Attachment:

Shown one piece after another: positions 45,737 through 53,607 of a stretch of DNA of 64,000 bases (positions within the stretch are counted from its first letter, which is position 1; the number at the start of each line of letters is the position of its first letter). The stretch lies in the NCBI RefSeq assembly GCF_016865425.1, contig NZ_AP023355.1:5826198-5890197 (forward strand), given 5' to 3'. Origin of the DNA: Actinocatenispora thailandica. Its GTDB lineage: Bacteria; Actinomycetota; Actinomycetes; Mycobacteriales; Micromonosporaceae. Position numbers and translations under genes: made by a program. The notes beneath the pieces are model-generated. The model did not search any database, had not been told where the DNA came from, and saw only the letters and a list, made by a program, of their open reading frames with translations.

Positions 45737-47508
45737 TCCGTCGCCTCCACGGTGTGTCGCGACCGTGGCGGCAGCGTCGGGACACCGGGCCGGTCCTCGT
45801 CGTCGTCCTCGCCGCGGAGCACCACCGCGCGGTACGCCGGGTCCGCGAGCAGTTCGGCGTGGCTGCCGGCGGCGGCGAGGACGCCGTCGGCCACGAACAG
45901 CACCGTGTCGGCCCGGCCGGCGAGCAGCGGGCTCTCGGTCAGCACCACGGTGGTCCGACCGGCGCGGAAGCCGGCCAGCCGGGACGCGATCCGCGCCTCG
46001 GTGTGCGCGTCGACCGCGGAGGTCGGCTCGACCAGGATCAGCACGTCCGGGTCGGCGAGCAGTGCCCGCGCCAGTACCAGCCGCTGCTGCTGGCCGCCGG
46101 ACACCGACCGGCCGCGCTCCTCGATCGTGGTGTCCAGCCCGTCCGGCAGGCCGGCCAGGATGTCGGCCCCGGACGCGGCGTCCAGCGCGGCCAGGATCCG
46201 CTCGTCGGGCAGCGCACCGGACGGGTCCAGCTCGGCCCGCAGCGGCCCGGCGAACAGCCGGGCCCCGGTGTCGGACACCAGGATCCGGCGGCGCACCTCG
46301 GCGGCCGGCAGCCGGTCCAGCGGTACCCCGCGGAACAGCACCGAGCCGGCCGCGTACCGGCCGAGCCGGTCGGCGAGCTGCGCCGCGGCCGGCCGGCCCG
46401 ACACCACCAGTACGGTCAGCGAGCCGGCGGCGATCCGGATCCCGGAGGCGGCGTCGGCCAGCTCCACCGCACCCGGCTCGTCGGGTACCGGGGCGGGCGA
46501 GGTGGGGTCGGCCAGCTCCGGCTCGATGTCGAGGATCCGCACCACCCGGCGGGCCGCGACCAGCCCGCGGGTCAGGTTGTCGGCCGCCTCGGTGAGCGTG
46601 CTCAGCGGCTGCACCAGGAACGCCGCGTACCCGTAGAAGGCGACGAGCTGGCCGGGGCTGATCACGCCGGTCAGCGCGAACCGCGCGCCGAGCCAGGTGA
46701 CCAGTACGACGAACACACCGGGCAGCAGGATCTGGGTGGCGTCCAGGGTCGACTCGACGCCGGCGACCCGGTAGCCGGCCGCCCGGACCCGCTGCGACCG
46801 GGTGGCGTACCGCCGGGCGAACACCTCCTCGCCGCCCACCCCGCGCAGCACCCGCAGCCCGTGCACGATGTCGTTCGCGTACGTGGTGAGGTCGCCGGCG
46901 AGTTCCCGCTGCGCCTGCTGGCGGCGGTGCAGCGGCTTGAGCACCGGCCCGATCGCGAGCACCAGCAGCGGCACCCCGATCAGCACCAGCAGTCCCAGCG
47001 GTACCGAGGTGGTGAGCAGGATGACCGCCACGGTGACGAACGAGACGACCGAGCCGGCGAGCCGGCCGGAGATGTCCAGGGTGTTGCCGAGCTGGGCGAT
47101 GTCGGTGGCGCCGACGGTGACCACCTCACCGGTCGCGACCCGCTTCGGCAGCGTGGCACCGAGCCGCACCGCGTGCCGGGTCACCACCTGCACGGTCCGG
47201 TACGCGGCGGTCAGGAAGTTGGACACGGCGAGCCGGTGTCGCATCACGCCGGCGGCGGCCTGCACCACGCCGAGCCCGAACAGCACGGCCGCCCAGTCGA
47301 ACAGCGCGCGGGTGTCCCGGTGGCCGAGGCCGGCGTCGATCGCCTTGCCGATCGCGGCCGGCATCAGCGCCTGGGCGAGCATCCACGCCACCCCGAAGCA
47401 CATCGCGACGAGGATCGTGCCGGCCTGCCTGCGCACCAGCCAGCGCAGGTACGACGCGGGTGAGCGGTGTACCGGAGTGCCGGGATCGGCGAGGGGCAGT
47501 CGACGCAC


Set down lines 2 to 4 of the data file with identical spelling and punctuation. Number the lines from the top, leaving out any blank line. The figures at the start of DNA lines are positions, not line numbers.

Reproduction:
Positions 45737-47508
45737 TCCGTCGCCTCCACGGTGTGTCGCGACCGTGGCGGCAGCGTCGGGACACCGGGCCGGTCCTCGT
45801 CGTCGTCCTCGCCGCGGAGCACCACCGCGCGGTACGCCGGGTCCGCGAGCAGTTCGGCGTGGCTGCCGGCGGCGGCGAGGACGCCGTCGGCCACGAACAG